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Old 12-21-21, 03:20 PM   #11
Xringer
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Default How many watthours remain? :)

I wonder if I should stick a tiny volt meter on top of that battery, or buy one of those fancy Battery Monitor Meters from Amazon?
Maybe instead of looking at voltage and guessing, read the actual Ah used?
Like this: https://www.amazon.com/dp/B013PKYILS/
Or this: https://www.amazon.com/dp/B07FN3VXH4/
Anyone used one of these before?

I've inserted a 70A breaker in the + side, so the battery can be cut completely off from the load of the meter and the heater's controller standby current draw.

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Old 12-21-21, 05:43 PM   #12
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I have looked them quite a bit for use other than in an Rv. If it really puts out that kind of heat I would like to use it for a heat source for my shop. Fuel wise it would be far cheaper than propane. 8KW of heat would maintain temp on most winter days but would take a while to do the initial warm up.

If it worked as well as they claim and I were to get one I would probably run it off JetA as I can get waste fuel from airport maintenance facilities. They have to pay to dispose of it and are more than happy if someone will take some of it off their hands.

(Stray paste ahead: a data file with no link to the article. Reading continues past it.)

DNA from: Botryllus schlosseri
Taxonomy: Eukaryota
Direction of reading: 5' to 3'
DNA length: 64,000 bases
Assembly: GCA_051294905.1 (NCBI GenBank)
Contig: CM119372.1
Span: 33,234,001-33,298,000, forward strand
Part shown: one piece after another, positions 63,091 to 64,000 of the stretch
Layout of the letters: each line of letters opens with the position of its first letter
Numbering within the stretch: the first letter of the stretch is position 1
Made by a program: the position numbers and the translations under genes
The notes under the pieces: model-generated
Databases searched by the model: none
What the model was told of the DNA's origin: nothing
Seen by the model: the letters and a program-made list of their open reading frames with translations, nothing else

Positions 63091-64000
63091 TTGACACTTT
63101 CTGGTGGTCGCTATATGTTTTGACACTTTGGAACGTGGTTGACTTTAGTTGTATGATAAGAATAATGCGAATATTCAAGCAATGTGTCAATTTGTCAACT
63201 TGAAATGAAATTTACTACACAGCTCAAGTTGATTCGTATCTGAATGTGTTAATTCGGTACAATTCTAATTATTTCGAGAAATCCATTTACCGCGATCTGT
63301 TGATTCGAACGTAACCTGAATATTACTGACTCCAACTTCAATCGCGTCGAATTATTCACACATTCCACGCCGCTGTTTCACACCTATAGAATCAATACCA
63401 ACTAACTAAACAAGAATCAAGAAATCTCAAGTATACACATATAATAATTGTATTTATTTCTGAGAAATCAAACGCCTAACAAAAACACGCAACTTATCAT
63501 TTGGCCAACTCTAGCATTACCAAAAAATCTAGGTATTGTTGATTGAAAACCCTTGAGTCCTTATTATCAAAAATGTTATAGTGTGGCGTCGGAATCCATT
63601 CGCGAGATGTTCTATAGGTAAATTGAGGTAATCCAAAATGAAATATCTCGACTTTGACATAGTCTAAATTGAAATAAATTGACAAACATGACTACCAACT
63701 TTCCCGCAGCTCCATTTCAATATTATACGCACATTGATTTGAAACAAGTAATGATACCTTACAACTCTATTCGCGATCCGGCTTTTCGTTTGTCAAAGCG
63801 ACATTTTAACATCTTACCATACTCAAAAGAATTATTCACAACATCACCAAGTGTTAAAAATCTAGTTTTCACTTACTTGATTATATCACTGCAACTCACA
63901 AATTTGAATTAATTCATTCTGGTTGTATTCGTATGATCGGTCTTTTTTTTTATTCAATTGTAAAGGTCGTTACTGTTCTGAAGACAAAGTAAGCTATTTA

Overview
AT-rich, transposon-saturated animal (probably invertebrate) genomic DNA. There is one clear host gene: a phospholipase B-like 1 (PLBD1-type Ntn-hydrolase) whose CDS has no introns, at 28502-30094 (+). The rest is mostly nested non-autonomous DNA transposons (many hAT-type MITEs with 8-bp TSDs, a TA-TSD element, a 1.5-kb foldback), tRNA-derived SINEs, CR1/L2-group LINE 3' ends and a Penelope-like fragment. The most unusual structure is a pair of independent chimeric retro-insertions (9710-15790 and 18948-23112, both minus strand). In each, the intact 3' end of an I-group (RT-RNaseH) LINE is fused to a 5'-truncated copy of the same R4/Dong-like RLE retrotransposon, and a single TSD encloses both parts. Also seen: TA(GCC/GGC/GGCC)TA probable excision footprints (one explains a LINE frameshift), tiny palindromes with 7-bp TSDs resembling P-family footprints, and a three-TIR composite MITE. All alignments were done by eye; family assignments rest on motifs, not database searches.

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Old 12-21-21, 08:52 PM   #13
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They do put out a lot of heat. I've seen a few people using these cheap diesel heaters for their shops, on YouTube.
I think one guy had a two car garage, that was not insulated! Must have been down south! He got the garage very warm!
Anyways, you might be able to find more information about the real BTUs on one of the facebook groups or even on YouTube.
If your shop isn't too large and has some insulation, you might be in luck!

I was expecting to get more heat into my HS Tarm boiler on my 1st test.
But the normal 1 deg loss per-hour wasn't slowed down much.
The big wood-coal fire-box was dirty with residue hanging on it's walls.
So, I cleaned most of that up and got a ash out of the clean-out pan area.

I want to run another boiler-heating test when the hotwater temp is abt 100F.